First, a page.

Thelxinoe ~ Classics News for March 21, 2023

Hodie est a.d. XII Kal. Apr. 2776 AUC ~ 29 Anthesterion in the second year of the 700th Olympiad

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This week’s guest is James Romm, author of Demetrius: Sacker of Cities. James is an Ancient Historian and an expert in the period after the death of Alexander, when 5 families fought for control of his empire. Demetrius was one of them, and was a hugely attractive figure. Oliver and James chat about whether Alexander was murdered, Pyrrhus of Epirus and what would the ancient world would have looked like had Alexander had survived. We’d all be speaking Greek, no doubt.

Remember way back when the Trojans were “eating their tables”? Well, in Book 11 their tables seem to be turning. Seems like just yesterday Aeneas was raging as Rambo and Turnus was carrying himself with Hector-like respectability. Sed ecce!—Aeneas is handing out truces like sticks of Big Red and actually validating hurt Latin feelings, while Turnus’ allies are turning against him and blaming him for the whole mess. Even old Diomedes is once bitten, twice shy, telling the Latins there is no way he’s tangling with Venus or her son ever again. So that’s it? It’s over? Not quite—Turnus has a couple of aces up his sleeve, including a spear-swift, water-walking, grain-skipping warrior maiden who is juuuuuust over the horizon.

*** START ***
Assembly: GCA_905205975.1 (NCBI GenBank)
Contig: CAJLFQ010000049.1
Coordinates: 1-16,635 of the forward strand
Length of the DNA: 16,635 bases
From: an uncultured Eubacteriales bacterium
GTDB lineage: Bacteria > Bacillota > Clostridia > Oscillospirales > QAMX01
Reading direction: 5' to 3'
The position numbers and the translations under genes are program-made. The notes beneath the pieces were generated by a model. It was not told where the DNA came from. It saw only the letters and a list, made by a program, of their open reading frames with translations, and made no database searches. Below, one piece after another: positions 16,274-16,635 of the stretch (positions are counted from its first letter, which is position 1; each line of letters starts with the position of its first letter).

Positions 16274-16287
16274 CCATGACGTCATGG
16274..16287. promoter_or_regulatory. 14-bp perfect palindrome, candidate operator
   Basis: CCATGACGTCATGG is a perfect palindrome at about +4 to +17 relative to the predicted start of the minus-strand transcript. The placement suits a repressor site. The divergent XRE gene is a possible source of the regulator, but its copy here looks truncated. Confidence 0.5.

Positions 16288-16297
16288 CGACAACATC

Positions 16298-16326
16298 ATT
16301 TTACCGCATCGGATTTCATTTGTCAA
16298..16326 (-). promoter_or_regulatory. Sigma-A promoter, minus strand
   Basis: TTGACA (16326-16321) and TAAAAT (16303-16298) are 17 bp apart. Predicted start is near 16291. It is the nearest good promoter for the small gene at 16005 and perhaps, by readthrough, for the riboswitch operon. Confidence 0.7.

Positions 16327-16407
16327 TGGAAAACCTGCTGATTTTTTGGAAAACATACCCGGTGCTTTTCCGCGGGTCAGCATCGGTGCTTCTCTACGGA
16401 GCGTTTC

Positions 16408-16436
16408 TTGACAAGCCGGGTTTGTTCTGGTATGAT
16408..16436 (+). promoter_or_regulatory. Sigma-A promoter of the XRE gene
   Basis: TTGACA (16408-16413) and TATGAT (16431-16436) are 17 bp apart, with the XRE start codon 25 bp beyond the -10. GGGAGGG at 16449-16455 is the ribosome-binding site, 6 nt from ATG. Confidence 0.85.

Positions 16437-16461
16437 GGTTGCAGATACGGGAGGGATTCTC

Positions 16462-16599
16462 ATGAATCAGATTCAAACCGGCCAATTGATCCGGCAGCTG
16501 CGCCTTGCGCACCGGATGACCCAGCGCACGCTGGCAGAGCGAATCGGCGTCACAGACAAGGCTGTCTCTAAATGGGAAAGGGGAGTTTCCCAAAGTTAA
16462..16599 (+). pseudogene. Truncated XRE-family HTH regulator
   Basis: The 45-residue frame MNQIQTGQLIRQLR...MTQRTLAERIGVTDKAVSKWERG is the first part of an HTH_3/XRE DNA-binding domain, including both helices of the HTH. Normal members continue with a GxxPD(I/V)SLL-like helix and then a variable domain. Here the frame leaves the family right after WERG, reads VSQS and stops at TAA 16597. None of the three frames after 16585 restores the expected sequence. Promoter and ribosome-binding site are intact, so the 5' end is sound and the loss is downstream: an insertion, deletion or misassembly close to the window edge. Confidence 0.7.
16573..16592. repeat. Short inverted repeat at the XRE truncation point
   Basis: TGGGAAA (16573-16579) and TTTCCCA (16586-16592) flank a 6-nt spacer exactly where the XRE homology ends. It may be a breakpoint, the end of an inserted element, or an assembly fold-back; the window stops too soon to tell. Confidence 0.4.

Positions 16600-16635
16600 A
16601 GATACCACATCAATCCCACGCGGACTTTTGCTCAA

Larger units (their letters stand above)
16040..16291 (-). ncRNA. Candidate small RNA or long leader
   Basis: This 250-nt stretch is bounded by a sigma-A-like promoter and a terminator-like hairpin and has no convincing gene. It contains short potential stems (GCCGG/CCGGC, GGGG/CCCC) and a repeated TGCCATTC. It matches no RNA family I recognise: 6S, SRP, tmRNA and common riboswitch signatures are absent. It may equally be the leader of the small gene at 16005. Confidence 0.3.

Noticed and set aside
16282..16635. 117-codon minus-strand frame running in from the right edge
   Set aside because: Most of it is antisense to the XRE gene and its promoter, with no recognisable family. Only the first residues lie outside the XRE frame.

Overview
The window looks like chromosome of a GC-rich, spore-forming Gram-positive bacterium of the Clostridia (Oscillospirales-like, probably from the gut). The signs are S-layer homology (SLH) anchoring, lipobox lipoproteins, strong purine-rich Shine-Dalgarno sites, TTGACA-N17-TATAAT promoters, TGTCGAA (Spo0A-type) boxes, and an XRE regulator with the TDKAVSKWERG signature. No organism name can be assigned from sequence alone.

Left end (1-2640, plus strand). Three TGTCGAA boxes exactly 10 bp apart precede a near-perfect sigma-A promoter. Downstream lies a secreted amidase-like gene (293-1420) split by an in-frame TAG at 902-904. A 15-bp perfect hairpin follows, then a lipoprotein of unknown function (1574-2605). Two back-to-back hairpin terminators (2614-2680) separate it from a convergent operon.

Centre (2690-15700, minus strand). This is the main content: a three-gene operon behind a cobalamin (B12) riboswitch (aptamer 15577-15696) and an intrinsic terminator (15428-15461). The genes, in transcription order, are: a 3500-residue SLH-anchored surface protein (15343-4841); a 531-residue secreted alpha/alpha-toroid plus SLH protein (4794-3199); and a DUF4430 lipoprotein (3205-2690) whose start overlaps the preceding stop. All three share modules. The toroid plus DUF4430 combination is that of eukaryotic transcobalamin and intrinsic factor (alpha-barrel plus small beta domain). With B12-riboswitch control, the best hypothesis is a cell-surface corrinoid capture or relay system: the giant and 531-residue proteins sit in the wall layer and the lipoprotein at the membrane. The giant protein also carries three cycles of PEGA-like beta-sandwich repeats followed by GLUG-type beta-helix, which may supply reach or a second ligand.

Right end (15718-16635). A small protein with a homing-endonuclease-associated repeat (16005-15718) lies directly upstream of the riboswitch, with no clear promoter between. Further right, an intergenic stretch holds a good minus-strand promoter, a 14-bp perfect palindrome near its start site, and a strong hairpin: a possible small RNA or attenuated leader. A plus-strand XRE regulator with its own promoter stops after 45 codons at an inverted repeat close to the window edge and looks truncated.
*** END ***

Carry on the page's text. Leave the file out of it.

In today’s episode, Dr. Anna Bonnell Freidin joins Melissa and Chelsea to talk about risk, pregnancy, and childbirth in the ancient Roman empire. Listen in as we discuss the definitions of risk in various contexts, how women’s lives were affected by risks associated with pregnancy, childbearing, and delivery, and how the concept of communities of care might link us to people who lived long ago. This episode discusses infant and maternal death, so might not be appropriate for our youngest listeners.

She may have been mother to one of the most famous heroes, but Thetis did and meant so much more.

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‘Sorting’ Out Your Day:

Today on the Etruscan Brontoscopic Calendar:

If it thunders today, it portends prosperity after wars and destructive hot weather.

… adapted from the text and translation of:

Jean MacIntosh Turfa, The Etruscan Brontoscopic Calendar, in Nancy Thomson de Grummond and Erika Simon (eds.), The Religion of the Etruscans. University of Texas Press, 2006. (Kindle edition)